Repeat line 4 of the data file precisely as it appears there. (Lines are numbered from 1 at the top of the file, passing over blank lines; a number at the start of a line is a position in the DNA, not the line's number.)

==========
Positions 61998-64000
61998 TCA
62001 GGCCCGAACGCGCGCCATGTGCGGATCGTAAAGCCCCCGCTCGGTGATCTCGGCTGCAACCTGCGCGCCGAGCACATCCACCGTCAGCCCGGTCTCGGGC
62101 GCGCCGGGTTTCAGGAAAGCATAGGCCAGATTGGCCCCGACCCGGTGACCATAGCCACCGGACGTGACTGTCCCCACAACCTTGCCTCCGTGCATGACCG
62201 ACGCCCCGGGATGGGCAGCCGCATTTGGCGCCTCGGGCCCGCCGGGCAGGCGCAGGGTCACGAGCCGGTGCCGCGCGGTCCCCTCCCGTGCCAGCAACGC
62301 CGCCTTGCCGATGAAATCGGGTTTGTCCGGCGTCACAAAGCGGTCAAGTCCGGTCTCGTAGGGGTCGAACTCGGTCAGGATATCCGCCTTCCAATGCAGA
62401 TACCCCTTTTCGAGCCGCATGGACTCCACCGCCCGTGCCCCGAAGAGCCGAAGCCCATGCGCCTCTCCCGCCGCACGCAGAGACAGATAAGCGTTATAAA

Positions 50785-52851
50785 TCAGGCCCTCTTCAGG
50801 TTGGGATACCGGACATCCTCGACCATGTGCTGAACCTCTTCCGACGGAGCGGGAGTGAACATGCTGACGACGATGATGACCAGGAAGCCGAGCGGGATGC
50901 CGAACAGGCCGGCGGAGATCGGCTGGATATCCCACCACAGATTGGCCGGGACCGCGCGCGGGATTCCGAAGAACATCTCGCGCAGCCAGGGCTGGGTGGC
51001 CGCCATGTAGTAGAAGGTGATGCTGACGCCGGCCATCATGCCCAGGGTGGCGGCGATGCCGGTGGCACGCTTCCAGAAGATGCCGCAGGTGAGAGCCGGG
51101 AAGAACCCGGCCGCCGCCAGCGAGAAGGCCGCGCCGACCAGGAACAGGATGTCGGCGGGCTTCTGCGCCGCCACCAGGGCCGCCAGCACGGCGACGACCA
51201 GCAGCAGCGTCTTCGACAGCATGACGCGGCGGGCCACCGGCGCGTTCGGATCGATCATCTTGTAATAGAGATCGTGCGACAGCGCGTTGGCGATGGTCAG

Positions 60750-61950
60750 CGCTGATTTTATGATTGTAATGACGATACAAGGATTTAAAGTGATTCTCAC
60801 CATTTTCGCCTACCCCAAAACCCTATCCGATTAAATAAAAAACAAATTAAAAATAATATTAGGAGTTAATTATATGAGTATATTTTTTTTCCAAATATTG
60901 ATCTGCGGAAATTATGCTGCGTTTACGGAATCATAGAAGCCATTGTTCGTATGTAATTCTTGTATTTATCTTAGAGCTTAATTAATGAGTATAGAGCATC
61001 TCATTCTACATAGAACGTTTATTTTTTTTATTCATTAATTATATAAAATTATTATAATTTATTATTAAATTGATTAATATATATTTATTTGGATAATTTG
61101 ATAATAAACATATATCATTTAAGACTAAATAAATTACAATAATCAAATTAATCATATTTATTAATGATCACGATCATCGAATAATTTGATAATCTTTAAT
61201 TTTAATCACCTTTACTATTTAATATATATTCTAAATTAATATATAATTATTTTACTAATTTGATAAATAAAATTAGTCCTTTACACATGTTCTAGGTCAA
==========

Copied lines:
62101 GCGCCGGGTTTCAGGAAAGCATAGGCCAGATTGGCCCCGACCCGGTGACCATAGCCACCGGACGTGACTGTCCCCACAACCTTGCCTCCGTGCATGACCG